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California governor signs the 'Dream Act' as Ohio embraces immigrants

California Governor Jerry Brown on Saturday signed a bill giving illegal immigrant college students access to state-funded financial aid, the second half of the two-part legislation known as the 'Dream Act.'

The controversial measure, which passed the Democrat-controlled legislature on a party-line vote in September, represents a victory for immigrant-rights activists ahead of the 2012 presidential election.


Crossing Over, and Over

Migrant shelters along the Mexican border are filled with seasoned crossers: older men and women, often deportees, braving ever-greater risks to get back to their families in the United States — the country they consider home.


PBS 'Not In Our Town' Documentary: Hate Crime Debate Still Simmers

Watch the full episode. See more Not In Our Town: Light in the Darkness.

Library assistant Gilda Ramos says she was stunned the first time Hispanics in her English language class told her that many had been victims of attacks and robberies by marauding gangs of teenagers. "Walking ATMs," is how she describes the workers, who often were robbed on Friday or Saturday night after getting paid from jobs such as dishwashing, construction or landscaping.


Undocumented immigrants face checks on Amtrak, Greyhound

Federal agents appear to have stepped up checks for undocumented immigrants on public transportation, including Greyhound buses and Amtrak. The feds say they have the authority to check any public area.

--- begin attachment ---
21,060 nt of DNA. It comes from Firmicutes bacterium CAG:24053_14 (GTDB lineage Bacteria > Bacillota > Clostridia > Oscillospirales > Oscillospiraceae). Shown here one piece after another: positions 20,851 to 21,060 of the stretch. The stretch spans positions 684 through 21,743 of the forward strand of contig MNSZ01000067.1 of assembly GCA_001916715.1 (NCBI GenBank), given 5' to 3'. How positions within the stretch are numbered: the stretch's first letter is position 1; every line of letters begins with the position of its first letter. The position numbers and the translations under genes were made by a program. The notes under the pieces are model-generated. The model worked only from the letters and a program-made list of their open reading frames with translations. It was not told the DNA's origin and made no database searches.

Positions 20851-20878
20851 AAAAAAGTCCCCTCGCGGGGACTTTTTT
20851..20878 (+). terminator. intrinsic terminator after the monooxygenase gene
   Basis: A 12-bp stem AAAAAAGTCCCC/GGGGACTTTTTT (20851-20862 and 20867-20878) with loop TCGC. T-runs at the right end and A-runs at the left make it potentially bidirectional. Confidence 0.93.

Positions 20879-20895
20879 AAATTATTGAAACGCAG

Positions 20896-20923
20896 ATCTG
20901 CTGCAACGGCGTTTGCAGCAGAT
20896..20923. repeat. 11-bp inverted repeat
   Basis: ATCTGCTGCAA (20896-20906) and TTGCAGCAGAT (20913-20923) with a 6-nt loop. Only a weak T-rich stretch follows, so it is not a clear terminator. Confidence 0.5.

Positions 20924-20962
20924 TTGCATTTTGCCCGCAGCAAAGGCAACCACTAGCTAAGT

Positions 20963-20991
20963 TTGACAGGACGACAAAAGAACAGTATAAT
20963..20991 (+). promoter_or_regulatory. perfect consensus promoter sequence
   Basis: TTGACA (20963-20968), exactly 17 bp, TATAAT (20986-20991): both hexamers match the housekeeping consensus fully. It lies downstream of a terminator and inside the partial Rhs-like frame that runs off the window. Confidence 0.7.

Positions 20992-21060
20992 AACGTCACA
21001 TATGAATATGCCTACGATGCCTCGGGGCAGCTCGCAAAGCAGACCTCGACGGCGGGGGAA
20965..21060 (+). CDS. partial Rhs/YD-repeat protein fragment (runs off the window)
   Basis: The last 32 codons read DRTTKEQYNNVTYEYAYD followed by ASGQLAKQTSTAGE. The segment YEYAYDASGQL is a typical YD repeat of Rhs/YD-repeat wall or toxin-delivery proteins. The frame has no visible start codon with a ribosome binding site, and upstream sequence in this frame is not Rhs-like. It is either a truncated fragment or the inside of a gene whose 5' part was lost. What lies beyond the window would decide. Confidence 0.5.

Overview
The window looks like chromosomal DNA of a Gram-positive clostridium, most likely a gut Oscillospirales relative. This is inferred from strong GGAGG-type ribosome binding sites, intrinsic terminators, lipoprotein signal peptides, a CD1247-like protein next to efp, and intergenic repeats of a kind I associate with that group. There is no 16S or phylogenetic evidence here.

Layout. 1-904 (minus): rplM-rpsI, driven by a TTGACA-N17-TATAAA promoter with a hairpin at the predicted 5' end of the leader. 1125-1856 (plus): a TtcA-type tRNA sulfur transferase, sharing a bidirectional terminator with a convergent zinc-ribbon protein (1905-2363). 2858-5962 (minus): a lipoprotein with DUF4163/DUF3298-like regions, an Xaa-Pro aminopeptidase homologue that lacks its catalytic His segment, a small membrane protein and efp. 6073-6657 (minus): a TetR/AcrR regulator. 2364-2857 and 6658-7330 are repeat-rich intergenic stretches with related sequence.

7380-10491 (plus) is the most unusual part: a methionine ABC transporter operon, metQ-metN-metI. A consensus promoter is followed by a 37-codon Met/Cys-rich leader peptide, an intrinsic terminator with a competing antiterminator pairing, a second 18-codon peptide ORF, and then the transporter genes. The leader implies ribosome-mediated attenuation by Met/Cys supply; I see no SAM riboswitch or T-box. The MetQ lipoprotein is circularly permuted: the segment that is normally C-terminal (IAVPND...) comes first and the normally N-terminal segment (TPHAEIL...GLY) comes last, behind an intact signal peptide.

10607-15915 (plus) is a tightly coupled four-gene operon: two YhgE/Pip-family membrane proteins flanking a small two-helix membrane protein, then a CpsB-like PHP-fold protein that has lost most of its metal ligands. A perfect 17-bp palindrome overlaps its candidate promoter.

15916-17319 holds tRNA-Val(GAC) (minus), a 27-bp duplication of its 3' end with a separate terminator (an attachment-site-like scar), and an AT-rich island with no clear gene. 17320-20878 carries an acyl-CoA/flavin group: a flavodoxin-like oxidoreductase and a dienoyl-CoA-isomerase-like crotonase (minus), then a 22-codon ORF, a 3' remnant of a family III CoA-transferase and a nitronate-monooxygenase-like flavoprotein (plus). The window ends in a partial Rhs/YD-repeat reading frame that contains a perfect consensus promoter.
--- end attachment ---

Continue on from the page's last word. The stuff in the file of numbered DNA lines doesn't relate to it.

Dream Act students won't be deportation targets, officials say

"This is a good step but it is a baby step. We, in the immigrant movement have been expecting this at the very minimum from the Obama administration.  This does not necessarily mean that the individuals who will get their casses reviewed will not be deported, there are no guarantees.  They are going to focus on 300 thousand cases however it is not clear what the bennifits are going to be nor what the process for review is.  In addition, the use of the concept of criminalization is not clear in our community. This word is used frequently when we are talking about ‘immigrants’ in general, but ultimately this detrimental concept continues to cause tension and division.  From our  perspective, what they [DHS] are doing its adding layers to the the definition of criminal, and  then choosing specific or lighter sectors of the immigrant community based on these emerging catagories or re-definied levels of criminalization, without really providing any relief to the broken immigration system.  Basically creating false expectations as they plan for the 2012 elections."